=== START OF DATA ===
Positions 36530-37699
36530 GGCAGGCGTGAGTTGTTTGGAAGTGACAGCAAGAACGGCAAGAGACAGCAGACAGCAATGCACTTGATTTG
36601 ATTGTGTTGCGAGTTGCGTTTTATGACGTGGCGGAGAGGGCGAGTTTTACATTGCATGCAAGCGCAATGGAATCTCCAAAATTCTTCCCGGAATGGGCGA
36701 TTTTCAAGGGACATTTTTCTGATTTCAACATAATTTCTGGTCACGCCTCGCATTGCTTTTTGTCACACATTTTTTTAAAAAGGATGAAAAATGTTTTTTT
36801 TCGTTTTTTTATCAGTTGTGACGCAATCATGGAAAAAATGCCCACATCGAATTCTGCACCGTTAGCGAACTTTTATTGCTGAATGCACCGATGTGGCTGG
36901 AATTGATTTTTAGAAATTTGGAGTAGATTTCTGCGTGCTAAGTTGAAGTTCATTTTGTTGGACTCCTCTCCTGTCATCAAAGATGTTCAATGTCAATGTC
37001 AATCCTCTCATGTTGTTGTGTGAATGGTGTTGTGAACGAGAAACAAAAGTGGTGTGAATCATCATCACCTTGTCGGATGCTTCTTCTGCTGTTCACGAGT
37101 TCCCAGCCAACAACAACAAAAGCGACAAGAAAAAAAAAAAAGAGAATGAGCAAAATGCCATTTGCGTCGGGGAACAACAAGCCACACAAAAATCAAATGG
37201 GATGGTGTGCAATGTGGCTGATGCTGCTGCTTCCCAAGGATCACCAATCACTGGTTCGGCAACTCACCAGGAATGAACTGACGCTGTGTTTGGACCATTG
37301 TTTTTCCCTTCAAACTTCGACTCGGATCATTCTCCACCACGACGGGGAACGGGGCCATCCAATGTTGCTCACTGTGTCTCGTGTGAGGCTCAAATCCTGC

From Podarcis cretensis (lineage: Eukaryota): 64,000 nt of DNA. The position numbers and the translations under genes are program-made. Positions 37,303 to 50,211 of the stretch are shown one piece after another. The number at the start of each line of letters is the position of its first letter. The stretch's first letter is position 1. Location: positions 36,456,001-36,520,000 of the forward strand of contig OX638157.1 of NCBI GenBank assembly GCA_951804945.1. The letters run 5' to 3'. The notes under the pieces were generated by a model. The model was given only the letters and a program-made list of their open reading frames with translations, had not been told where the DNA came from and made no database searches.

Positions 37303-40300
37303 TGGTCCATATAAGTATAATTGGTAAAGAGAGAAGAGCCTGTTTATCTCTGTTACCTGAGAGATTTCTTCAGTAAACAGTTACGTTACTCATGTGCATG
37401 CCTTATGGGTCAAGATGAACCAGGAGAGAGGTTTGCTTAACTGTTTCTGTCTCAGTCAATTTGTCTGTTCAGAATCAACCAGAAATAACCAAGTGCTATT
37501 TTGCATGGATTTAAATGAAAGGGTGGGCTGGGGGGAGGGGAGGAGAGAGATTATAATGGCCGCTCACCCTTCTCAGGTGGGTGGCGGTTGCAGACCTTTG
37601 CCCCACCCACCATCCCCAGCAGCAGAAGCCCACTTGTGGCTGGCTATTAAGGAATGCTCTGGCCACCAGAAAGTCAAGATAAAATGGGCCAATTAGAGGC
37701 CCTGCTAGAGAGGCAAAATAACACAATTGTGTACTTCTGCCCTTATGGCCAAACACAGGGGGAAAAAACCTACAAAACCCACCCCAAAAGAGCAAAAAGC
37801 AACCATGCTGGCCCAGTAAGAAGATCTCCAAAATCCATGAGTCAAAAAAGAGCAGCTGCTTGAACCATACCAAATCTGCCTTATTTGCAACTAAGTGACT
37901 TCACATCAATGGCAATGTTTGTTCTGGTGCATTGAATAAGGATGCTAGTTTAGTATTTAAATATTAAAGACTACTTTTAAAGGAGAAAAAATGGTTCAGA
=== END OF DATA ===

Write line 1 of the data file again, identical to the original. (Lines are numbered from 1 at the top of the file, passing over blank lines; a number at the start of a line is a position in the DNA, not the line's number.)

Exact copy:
Positions 36530-37699